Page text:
Pinus jeffreyi, also known as Jeffrey pine, Jeffrey's pine, yellow pine and black pine, s a North American pine tree. It is mainly found in California, but also in the westernmost part of Nevada, southwestern Oregon, and northern Baja California. It is named in honor of its botanist documenter John Jeffrey.
Pinus jeffreyi is a large coniferous evergreen tree, reaching 25 to 40 m (82 to 131 ft) tall, rarely up to 53 m (174 ft) tall, though smaller when growing at or near tree line. The leaves are needle-like, in bundles of three, stout, glaucous gray-green, 12 to 23 cm (4.7 to 9.1 in) long. The cones are 12 to 24 cm (4.7 to 9.4 in) long, dark purple when immature, ripening pale brown, with thinly woody scales bearing a short, sharp inward-pointing barb. The seeds are 10 to 12 mm (0.39 to 0.47 in) long, with a large (15 to 25 mm (0.59 to 0.98 in)) wing.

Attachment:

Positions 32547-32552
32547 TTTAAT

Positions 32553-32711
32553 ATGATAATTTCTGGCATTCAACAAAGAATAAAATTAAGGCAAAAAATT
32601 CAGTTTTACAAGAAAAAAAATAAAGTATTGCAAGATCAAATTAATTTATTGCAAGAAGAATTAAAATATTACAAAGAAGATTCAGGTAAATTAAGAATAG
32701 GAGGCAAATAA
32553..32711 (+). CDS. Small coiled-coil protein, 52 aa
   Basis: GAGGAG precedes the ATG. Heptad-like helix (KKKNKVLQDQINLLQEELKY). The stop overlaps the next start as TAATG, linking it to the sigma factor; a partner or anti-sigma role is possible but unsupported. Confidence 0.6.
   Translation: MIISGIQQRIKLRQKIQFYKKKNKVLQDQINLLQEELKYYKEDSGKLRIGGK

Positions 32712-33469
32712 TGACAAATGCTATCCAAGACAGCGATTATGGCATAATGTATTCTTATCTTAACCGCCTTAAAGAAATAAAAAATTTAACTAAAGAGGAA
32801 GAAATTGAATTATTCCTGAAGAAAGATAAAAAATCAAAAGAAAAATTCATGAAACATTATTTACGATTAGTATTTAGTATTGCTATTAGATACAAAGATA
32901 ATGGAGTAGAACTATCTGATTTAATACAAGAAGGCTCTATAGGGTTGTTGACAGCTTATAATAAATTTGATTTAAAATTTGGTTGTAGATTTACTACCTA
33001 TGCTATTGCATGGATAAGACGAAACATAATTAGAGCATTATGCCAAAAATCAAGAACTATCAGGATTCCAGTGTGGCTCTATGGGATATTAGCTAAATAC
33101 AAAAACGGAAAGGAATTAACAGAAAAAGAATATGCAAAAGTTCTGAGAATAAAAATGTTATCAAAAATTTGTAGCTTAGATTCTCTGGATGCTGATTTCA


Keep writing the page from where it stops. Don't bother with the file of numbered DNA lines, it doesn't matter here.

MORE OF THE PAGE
Pinus jeffreyi is closely related to Pinus ponderosa (ponderosa pine) and is similar in appearance. One way to distinguish between them is by their cones. Each has barbs at the end of the scales. The sharp Pinus jeffreyi cone scale barbs point inward, so the cone feels smooth to the palm of one's hand when rubbed down the cone. Pinus ponderosa cone scale barbs point outward, so feel sharp and prickly to the palm of one's hands. This gives rise to the memory device for distinguishing between them - "gentle Jeffrey and prickly ponderosa". Another distinguishing characteristic is that the needles of Pinus jeffreyi are glaucous, less bright green than those of Pinus ponderosa, and by the stouter, heavier cones with larger seeds and inward-pointing barbs.